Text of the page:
Instructions:

  • The two essays you submit represent the cornerstones of your application to join the UVU Honors Program. We borrowed and adapted the questions below from the University of Chicago's famously unusual admissions essay tradition, among other places. 
  • Your response will be evaluated on the focus, originality, and creativity of the content, but form (spelling, grammar, and punctuation)matters, too. 

 

The most impressive essays will be clear and lively and will give us a vivid sense of who you are and what passion, focus, and innovation you might bring to the Honors Program.  

 

DO:  

  • Draw on your best qualities as a writer and thinker
  • Take some risks and have fun. 
  • Have someone edit your writing
  • Proofread carefully to remove typos, clichéd phrasing, and unclear ideas. 

 

DON’T:

  • Let an editor erase your unique voice 
  • Share your darkest thoughts, fears, or desires
  • Preach or lecture
  • Plagiarize 

 

Limit your response to about 300 words for each essay.  You will select ONE Analytical option and ONE Creative Option. 

 

Honors Housing Students on the field

 

Honors students at the game

Prompt One Options (More Analytical):

 

A. Subway maps, evolutionary trees, Lewis diagrams. Each of these schematics tells the relationships and stories of their component parts. Reimagine a map, diagram, or chart. If your work is largely or exclusively visual, please include a cartographer's key of at least 200 words to help us best understand your creation. 

 

B. Engineer George de Mestral got frustrated with burrs stuck to his dog’s fur and applied the same mechanics to create Velcro. Scientist Percy Lebaron Spencer found a melted chocolate bar in his magnetron lab and discovered microwave cooking. Describe a creative or interesting solution, and then find the problem that it solves.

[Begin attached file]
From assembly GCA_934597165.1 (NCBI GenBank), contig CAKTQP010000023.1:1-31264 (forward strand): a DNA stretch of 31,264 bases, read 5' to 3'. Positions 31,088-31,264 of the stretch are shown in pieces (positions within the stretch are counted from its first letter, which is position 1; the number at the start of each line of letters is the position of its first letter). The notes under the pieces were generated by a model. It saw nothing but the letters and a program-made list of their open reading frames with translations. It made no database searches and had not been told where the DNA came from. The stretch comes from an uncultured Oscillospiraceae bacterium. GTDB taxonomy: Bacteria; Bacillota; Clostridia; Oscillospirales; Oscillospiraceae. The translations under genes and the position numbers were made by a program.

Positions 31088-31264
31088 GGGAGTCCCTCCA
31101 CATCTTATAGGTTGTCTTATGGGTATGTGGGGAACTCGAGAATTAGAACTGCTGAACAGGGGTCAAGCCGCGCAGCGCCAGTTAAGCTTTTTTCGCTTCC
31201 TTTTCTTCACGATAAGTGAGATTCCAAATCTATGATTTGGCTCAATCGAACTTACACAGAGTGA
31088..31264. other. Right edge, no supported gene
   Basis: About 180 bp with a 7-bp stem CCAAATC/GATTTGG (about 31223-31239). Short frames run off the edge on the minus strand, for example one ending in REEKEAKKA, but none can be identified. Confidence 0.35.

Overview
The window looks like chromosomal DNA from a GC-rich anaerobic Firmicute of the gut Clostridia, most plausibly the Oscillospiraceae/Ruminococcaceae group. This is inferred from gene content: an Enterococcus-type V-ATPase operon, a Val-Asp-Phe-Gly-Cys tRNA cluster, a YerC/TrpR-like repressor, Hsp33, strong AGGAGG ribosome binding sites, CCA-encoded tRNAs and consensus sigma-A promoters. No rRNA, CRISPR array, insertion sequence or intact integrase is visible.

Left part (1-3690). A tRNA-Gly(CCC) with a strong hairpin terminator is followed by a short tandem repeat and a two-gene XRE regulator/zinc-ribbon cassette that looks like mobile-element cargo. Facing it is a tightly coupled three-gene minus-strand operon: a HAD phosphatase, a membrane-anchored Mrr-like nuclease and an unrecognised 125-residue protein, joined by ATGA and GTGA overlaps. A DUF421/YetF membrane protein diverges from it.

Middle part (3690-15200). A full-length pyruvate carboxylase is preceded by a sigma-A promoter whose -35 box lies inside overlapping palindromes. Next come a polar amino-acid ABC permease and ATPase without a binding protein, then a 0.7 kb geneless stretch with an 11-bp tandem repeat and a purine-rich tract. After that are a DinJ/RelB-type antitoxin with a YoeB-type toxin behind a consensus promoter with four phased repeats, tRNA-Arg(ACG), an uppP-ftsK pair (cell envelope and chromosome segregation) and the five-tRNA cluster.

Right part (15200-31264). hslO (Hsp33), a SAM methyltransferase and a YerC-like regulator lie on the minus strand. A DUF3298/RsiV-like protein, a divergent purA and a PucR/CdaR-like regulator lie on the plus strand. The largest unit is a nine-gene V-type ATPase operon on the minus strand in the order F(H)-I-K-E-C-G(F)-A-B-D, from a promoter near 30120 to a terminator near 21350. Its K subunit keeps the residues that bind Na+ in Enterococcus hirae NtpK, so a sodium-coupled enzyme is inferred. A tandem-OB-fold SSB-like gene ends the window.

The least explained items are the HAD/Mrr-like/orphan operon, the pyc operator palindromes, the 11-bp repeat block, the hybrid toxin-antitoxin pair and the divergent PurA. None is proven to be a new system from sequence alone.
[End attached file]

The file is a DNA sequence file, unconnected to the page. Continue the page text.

C. “The aim of argument, or of discussion, should not be victory, but progress.” – Joseph Joubert. Sometimes, people talk a lot about popular subjects to assure ‘victory’ in conversation or understanding, and leave behind topics of less popularity, but great personal or intellectual importance. What do you think is important but under-discussed?Take care not to sermonize on the topic you choose.

 

 

Prompt Two Options (More Creative):

 

A. “Do you feel lucky? Well, do ya, punk?" - Eleanor Roosevelt. Misattribute a famous quote and explore the implications of doing so.

 

B. Vestigiality refers to genetically determined structures or attributes that have apparently lost most or all of their ancestral function, but they have been retained during the process of evolution. In humans, for instance, the appendix is thought to be a vestigial structure. Describe something vestigial (real or imagined) and provide an explanation for its existence.

 

C. J. T. Mitchell entitled his 2005 book What Do Pictures Want? Briefly but richly describe a picture (a painting or a photo both may suffice), and then explore what it wants.